In the raw days after the Marathon bombing in April, Mayor Tom Menino spoke for many Bostonians when he raised the prospect of executing those who were responsible. Though normally a death penalty opponent, Menino said that the barbarity of the attackers, who killed four people and maimed dozens, might sway him.
Now, as surviving suspect Dzhokhar Tsarnaev faces trial, that question looms for federal prosecutors, who are in the midst of a lengthy process to decide by Oct. 31 whether to seek the 19-year-old’s death by lethal injection. It’s certainly understandable why many friends, family, and supporters of the victims hope prosecutors will seek the ultimate vengeance against the man they believe masterminded the bombing along with his older brother, Tamerlan. Still, Attorney General Eric H. Holder Jr. should decide against it.
The death penalty is a deeply contentious issue, and individual viewpoints often spring from strongly held ethical and religious beliefs. To many, executions are never justified. Yet even ardent supporters of capital punishment should recognize that in this case, it would be a mistake for Holder to pursue the death penalty against Tsarnaev.
In addition to the extra cost of capital prosecutions — cases can exceed $10 million — death penalty cases drag on for years, through numerous appeals. Such lengthy proceedings would ensure that the Marathon bombing case lingers in the spotlight, compounding the sense of injury to victims. Many people would feel compelled to defend Tsarnaev on the basis of his youth, lack of past offenses, and being under the influence of his older brother — all factors that would mitigate against a death sentence. Years of proceedings, and their potential culmination in a death sentence, would also give Tsarnaev what he and his brother apparently sought: publicity and notoriety. Much better to let Tsarnaev slip into obscurity in a federal prison cell, and stay there.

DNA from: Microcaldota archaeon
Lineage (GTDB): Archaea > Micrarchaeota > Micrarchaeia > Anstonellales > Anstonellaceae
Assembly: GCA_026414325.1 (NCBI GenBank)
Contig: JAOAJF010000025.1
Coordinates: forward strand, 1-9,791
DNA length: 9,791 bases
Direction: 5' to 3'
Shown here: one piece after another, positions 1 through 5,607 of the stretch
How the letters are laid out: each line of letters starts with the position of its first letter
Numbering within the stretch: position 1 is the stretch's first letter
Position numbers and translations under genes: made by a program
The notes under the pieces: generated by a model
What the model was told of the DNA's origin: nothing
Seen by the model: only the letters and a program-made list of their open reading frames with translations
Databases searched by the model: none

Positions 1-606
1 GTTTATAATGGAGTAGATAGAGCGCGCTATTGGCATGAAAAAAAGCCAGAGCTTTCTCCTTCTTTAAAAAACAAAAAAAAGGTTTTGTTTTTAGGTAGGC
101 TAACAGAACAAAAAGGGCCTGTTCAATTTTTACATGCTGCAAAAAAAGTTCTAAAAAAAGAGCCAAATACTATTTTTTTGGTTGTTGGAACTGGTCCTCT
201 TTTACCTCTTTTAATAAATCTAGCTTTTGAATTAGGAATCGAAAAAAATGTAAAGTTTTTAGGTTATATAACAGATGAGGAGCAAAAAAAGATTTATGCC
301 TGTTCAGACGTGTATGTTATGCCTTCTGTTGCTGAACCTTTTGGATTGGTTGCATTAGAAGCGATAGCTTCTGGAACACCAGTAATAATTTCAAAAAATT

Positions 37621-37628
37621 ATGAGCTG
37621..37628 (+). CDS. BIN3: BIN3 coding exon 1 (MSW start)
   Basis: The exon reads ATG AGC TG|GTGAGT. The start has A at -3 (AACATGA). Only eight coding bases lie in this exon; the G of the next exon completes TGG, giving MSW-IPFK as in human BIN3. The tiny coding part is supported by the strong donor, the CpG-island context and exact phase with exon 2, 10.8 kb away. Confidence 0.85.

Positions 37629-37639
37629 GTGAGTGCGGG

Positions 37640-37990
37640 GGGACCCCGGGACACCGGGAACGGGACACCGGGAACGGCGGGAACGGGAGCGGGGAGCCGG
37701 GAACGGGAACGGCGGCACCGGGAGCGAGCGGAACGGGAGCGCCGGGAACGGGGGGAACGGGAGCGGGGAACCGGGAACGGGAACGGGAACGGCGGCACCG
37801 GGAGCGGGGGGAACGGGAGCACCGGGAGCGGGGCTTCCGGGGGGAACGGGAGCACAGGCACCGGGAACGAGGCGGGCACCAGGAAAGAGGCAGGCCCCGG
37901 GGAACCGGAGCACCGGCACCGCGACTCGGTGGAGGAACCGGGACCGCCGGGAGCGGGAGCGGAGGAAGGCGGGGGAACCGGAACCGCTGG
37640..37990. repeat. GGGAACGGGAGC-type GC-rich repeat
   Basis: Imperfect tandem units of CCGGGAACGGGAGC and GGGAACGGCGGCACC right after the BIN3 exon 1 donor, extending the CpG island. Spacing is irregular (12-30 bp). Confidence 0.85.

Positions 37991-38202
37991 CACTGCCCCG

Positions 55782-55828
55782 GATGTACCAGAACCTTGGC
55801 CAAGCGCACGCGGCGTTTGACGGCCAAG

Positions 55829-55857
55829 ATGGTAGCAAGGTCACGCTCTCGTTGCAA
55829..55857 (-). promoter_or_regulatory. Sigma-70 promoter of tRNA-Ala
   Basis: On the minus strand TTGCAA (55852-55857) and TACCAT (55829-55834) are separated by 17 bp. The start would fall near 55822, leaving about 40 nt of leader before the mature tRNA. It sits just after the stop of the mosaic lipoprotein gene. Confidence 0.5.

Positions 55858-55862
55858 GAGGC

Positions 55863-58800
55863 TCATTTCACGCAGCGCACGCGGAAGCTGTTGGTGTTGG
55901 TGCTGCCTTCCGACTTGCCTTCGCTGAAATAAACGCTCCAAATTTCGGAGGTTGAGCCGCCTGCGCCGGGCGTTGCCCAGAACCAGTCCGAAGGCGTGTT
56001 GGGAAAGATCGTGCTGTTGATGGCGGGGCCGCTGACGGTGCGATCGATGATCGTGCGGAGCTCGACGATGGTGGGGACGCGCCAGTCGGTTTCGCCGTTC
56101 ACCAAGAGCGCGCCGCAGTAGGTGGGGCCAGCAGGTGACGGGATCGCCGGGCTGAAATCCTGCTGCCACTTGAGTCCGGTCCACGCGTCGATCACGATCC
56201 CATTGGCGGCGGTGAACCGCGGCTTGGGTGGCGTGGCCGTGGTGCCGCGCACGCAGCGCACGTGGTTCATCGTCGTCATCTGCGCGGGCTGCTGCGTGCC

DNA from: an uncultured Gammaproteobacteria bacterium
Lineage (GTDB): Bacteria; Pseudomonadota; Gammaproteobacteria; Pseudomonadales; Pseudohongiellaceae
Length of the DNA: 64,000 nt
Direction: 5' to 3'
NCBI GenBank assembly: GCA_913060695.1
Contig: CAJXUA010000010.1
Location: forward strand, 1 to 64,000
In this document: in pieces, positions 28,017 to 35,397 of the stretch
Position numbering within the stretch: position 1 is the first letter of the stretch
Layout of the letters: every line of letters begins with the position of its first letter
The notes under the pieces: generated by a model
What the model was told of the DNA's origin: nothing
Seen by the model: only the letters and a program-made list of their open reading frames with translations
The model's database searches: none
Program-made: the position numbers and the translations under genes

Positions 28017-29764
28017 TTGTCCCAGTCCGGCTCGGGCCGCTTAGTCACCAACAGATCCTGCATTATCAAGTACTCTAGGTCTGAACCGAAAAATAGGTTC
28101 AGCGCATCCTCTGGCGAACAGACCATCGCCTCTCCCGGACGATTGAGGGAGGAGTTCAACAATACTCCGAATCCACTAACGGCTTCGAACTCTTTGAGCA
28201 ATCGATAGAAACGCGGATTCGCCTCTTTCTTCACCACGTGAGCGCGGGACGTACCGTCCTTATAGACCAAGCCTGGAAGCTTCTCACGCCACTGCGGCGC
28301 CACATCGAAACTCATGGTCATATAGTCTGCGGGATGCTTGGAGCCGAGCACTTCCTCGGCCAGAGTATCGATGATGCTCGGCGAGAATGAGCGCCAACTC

It’s possible that prosecutors are keeping the death penalty on the table primarily to use as leverage against Tsarnaev, hoping that he will agree to plead guilty, skip a trial, and accept life imprisonment in order to save his life. Such a strategy raises worries about fairness under any circumstances, since it puts enormous pressure on defendants to give up their right to a trial. In this case, it’s also unnecessary. The evidence against Tsarnaev is overwhelming, and prosecutors should have nothing to fear from bringing the case to trial.
Beyond the details of this particular case, of course, lies the deeper question of whether the death penalty itself is ever right. There is no national consensus on the death penalty, and Holder needs to be sensitive to differences of public opinion. The bombing was a terrorist act aimed at this Commonwealth, where the death penalty has been repeatedly debated and repeatedly rejected. A recent Globe poll found that Boston residents oppose the death penalty for Tsarnaev by a solid margin. Of course, the attorney general should be under no legal obligation to consider the temper of the city. But perhaps it will give him the cover to make the right call. If Massachusetts can reject the death penalty, even after the most awful crimes, so can Holder.